EARTHWORKS

Electronic Waste Recycling in New York: More Convenient and Accessible

By EARTHWORKS

April 11, 2011

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Lower East Side Ecology Center, NYC

As people seek sustainable alternatives to leaving their unwanted electronic products on their shelves or in the trash, the popularity of electronic waste recycling is building. It is important to prevent electronic waste from entering landfills because it contains metals such as lead and mercury that could potentially damage water and soil quality and impose harmful effects on human health.

However, some consumers are experiencing difficulties finding a convenient venue to recycle their e-waste. Although many small recycling programs exist, the US doesn't have a comprehensive, easy way for people to recycle e-waste, especially large items such as televisions and computers that are expensive to ship.

New York’s approach to electronic waste recycling is noteworthy. On May 28, 2010, Govenor Paterson signed the NYS Electronic Equipment Recycling and Reuse Act. The law “requires manufacturers to provide free and convenient recycling of electronic waste to most consumers in the state.” Beginning January 1, 2015, disposal of electronic items in landfills will be prohibited.

New York’s e-waste law increases the efficiency and accessibility of electronic waste recycling, giving consumers the opportunity to recycle their products responsibly and conveniently. It also raises the awareness about the importance of electronic waste recycling, asking consumers to be more conscious of how they manage their electronic waste. It also specifies the manufacturers’ role in the collection and recycling process, emphasizing the collective effort of consumers and manufacturers in protecting the environment.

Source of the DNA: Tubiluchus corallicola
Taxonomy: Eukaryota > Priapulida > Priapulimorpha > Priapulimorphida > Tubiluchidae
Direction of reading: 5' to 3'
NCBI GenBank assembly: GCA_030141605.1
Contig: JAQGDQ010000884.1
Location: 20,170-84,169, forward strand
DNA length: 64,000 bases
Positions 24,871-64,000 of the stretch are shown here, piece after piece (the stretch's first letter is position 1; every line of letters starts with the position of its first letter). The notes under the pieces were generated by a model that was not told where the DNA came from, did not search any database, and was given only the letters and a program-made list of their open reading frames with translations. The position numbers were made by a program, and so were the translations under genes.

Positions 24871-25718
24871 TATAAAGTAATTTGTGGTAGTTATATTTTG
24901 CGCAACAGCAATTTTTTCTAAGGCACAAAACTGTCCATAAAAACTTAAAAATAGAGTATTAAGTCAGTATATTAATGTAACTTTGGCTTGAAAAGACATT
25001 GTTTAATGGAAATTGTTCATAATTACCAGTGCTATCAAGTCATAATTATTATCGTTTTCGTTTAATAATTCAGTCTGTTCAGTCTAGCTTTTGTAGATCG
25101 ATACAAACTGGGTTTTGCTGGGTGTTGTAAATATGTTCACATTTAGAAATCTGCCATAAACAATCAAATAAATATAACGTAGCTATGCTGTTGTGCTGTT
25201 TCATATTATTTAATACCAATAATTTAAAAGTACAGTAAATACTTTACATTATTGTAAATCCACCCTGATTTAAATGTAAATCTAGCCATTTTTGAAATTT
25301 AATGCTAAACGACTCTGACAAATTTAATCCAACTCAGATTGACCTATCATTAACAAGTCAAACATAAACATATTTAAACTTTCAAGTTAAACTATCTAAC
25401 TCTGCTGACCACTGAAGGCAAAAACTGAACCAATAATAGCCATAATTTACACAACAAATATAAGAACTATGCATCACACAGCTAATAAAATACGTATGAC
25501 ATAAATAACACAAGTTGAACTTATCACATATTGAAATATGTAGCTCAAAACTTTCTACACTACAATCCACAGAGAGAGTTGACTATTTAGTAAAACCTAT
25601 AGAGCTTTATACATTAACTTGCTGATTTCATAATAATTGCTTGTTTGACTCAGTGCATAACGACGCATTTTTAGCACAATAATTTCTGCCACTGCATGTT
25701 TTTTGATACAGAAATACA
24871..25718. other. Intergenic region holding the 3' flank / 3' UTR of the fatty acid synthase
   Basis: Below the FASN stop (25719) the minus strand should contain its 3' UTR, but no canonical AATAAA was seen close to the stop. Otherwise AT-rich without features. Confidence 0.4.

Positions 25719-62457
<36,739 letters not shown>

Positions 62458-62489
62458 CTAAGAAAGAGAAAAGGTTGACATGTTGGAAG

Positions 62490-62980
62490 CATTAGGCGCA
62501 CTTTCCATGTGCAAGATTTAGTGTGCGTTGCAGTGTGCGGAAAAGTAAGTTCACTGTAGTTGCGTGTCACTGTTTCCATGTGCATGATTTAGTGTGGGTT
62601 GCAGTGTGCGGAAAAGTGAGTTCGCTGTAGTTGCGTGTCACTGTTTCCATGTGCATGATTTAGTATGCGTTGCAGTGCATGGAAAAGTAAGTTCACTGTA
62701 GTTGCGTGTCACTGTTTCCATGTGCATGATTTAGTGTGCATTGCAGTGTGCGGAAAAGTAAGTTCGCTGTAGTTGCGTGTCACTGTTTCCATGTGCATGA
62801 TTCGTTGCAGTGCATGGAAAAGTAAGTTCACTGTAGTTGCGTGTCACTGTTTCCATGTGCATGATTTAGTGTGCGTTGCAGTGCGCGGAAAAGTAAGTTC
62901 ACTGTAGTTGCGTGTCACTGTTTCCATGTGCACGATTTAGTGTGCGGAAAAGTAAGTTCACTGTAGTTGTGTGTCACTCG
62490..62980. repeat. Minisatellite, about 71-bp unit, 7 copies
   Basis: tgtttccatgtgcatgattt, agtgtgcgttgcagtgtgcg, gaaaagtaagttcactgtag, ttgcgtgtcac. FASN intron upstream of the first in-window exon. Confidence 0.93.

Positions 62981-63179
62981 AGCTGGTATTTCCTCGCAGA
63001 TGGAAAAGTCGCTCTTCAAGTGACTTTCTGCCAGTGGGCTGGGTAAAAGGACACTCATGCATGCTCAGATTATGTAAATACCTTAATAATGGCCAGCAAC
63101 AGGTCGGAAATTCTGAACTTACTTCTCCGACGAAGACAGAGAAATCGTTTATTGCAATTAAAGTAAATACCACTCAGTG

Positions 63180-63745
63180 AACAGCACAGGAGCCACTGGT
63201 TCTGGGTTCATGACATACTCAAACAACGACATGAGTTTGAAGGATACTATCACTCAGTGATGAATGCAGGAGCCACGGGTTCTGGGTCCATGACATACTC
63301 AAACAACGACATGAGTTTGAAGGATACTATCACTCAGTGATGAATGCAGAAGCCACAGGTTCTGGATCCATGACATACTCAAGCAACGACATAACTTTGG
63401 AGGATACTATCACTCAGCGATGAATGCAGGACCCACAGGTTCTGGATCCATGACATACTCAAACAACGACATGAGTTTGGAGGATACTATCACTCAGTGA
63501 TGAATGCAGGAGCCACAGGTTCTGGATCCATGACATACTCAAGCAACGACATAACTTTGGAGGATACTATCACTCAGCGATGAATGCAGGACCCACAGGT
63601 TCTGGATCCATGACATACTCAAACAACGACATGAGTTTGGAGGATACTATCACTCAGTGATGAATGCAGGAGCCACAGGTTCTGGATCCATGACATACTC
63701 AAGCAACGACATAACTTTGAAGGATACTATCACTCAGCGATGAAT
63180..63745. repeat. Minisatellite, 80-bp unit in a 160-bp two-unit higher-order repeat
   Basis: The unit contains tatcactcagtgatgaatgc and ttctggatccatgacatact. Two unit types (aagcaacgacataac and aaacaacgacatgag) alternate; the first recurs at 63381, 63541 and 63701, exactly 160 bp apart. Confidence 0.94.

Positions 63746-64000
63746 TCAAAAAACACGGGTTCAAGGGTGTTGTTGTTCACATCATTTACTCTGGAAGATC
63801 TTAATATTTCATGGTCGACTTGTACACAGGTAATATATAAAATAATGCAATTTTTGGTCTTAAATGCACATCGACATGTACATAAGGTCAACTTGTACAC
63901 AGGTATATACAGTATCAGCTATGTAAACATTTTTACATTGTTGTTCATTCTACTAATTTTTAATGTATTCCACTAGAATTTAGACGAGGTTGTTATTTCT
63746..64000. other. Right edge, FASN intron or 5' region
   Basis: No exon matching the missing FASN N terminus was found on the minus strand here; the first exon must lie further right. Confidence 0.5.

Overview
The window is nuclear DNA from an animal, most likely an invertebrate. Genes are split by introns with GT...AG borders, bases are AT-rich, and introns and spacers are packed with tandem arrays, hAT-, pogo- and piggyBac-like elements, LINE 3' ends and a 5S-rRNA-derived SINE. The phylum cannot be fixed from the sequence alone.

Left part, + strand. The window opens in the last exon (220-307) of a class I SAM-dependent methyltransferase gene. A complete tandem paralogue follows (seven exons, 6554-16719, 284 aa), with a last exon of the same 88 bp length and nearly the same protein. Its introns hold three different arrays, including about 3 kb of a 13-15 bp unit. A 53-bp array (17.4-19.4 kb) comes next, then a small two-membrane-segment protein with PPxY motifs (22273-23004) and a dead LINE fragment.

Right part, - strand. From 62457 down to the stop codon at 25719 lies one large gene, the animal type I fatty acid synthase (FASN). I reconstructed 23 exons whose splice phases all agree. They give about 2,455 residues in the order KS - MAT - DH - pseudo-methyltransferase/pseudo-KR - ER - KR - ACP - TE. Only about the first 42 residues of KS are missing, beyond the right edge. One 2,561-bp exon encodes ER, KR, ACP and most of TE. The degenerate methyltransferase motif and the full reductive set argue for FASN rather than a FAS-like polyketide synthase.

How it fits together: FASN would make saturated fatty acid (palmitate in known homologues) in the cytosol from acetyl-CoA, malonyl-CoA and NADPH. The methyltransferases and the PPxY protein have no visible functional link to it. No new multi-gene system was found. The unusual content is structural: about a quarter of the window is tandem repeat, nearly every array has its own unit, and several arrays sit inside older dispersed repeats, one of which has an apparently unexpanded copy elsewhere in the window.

Many consumers might want to recycle their old electronics, but they often do not have the resources to do so. New York’s reinforcement of electronic waste recycling not only allows consumers to properly manage their electronic products, but also contributes to the effort of protecting the environment and public health.

By Ying Yu Chen


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Tagged with: new york, e-waste

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